Review: Just for the Summer by Jenna Rutland

 

 

Title: Just for the Summer

Author: Jenna Rutland

 

May Contain Spoilers

From Amazon:

 

His temptation. Her secret. Their summer.

Dani Sullivan has come to Lake Bliss to write her latest cookbook and take a breather. After the year she’s had, she deserves a summer retreat to reevaluate priorities and make peace with past decisions. But from the moment single dad and sheriff Matt Reagan shows up, she has a hard time convincing herself that a life away from Lake Bliss could beat the life she might have here.

Recently divorced Matt is ready for a new relationship, but he doesn’t want short-term—his son needs permanence, and so does Matt’s heart. Unfortunately, it’s the smart-mouthed and sinfully sexy Ms. Sullivan who catches his eye. But when Matt learns Dani’s secrets, will he still want her to stay? Or will her chance for love last just for the summer?


Review:

When I picked up Just for the Summer, I was leery.  The premise gave me pause. It relied on too many convenient coincidences in order for the couple to have their HEA, and  I just didn’t find it believable.  Despite this reservation, the writing is so upbeat and the story is so emotionally charged that I couldn’t help but get caught up in the emotions of the story.  It’s all about second chances and finding self-forgiveness, and finding your happiness after life kicks you in the teeth.  It’s about hitting rock bottom and finding the strength to hope again.  I found it unabashedly sappy, yet I finished the last page feeling satisfied and happy. 

Dani is still recovering from the death of her mother a few months ago.  She’s renting a cottage in Lake Bliss, Michigan to work on her recipe book, taking a break from her nursing job.  She also has a secret.  The real reason she’s in the small vacation town is to find the son she gave up for adoption eight years ago.  She wants to reassure herself that he’s happy and has a loving home.  It pushed the bounds of believability when she finds him so quickly, and in need of first aid.  The perfect in for Dani to get closer to Sam.  She discovers that his parents are divorced, and that his father, Matt, the town sheriff, has custody.  Besides being single, Matt also happens to be sexy, compassionate, and in the market for a good woman to fill the void in his life and in his family.  When Sam is diagnosed with a life-threatening health condition, Dani is called on to teach Matt and Sam how to manage his health.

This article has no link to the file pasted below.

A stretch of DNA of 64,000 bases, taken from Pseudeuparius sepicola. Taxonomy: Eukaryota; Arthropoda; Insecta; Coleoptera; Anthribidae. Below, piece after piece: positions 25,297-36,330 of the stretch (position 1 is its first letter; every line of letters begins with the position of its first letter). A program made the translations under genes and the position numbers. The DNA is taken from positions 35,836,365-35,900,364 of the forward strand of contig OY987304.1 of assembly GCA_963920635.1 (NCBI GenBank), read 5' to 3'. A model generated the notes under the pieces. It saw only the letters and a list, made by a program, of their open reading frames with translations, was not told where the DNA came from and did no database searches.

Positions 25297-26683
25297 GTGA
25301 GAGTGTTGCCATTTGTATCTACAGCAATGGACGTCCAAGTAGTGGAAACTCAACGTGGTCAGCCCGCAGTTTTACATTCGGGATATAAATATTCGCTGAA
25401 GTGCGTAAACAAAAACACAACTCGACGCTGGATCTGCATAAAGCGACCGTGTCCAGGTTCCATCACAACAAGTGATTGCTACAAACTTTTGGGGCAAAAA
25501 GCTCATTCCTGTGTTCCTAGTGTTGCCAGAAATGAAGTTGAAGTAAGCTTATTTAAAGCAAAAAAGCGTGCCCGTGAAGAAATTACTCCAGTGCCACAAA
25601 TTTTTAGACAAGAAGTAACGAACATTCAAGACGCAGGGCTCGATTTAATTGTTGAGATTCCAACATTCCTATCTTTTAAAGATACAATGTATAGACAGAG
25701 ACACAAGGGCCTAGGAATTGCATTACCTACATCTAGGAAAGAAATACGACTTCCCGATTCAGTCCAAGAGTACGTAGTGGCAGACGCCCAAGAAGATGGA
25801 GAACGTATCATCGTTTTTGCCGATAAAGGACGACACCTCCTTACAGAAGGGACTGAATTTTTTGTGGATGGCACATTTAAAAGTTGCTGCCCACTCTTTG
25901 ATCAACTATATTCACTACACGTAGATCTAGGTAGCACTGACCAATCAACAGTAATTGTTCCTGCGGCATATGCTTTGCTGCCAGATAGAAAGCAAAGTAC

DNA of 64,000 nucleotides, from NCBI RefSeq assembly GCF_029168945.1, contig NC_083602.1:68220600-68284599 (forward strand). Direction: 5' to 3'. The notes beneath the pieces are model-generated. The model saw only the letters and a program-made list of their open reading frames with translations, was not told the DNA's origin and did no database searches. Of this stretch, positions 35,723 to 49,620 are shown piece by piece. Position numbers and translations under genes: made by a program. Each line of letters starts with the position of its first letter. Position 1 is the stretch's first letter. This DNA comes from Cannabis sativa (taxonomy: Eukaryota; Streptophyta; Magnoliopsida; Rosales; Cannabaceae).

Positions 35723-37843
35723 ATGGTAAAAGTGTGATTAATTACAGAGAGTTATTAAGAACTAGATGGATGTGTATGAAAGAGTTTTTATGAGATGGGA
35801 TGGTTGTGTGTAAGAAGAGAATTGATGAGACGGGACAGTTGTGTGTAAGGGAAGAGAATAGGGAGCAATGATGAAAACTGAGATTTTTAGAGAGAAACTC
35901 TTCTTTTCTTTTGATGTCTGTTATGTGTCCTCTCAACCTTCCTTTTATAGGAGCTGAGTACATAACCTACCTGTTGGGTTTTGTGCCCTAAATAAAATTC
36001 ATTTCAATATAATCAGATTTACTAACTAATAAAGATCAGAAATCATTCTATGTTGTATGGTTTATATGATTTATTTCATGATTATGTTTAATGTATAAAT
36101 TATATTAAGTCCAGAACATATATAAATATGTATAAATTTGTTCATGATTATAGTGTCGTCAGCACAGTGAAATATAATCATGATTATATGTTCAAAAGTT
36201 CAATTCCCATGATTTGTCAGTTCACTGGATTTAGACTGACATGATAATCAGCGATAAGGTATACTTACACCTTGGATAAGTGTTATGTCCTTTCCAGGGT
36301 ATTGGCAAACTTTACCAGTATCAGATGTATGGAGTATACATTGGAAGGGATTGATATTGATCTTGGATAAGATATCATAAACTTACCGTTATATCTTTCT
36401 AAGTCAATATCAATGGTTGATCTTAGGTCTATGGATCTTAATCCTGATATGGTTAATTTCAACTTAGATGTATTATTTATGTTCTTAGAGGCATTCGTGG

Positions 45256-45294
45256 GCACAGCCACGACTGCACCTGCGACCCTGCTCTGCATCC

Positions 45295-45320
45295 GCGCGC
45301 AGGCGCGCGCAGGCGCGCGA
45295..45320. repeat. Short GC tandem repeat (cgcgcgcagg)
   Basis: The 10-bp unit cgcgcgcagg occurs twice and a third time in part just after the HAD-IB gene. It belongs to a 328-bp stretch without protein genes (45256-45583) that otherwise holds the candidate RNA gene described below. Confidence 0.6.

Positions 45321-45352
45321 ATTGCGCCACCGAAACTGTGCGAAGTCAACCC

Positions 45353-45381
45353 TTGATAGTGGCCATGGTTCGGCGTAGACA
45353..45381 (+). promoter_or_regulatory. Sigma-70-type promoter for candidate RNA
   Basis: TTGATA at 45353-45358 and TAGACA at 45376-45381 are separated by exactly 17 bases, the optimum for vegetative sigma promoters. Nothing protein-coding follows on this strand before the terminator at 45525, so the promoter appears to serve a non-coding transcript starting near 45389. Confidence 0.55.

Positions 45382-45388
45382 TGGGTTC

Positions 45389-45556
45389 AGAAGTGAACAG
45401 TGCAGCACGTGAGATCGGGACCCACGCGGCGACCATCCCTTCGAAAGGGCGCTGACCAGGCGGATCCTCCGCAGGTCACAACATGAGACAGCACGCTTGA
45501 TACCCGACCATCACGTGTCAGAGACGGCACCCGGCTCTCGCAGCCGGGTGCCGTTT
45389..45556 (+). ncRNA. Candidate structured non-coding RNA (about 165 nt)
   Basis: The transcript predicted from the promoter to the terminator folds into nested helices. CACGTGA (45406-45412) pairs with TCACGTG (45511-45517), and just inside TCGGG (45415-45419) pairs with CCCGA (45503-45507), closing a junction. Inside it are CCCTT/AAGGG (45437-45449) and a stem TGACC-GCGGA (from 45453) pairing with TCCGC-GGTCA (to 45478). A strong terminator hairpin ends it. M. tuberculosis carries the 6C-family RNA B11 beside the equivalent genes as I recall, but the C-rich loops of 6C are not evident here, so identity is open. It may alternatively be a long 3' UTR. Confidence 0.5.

While I had a hard time getting past all of these lucky breaks, I found that I couldn’t put my Kindle down.  I liked Dani and Matt, and I wanted them to find the happiness that had been denied them.  I liked the secondary characters, too.  Lake Bliss seems like a cozy little place to set down roots, with everyone in town knowing everybody’s business – and trying to help out in times of need.  There are no usual town snobs or drama queens, and the most adversity Dani faces, at least until her big secret is revealed, is Matt’s mother.  Feeling threatened by Dani’s presence in their lives, and in her kitchen, Elaine offers only a little bit of opposition before Dani charms her, too.  There’s not much external conflict for Dani to overcome; instead, she is waging a battle with herself.  She feels guilty because she is in Matt and Sam’s lives under false pretenses, but she’s terrified to fess up.  She knows that she will lose not only her son, but Matt as well.

I think the story worked for me because I was totally caught up Dani’s quest for inner peace.   As she works her way through difficult choices she made as a young, damaged woman, she sees that she made the right one, even though it has haunted her every day for eight long years.  Giving up her baby for adoption, hoping that her son would find a better life than she could offer, wasn’t easy.  Not only did she face her own self-recrimination, other people in her life made no secret of their disapproval.  Dani has felt the crushing burden of guilt for years, even as she was trying to come to terms with the awful things that had happened to her.  She wasn’t emotionally or financially ready to raise a child, and recognizing that painful fact was the hardest realization that she had ever come to.  That part of the story resonated with me;  she deserved a second chance and she deserved to finally forgive herself for something that wasn’t her fault.

In the end, I found Just for the Summer sappy yet satisfying.  Likable characters kept the pages turning, and I gobbled this up like it was a banana split (with extra fudge).  This really is a great beach read, so check your skepticism at the door and just go with the flow of this feel good romance.

Grade:  B with reservations noted above

Review copy provided by publisher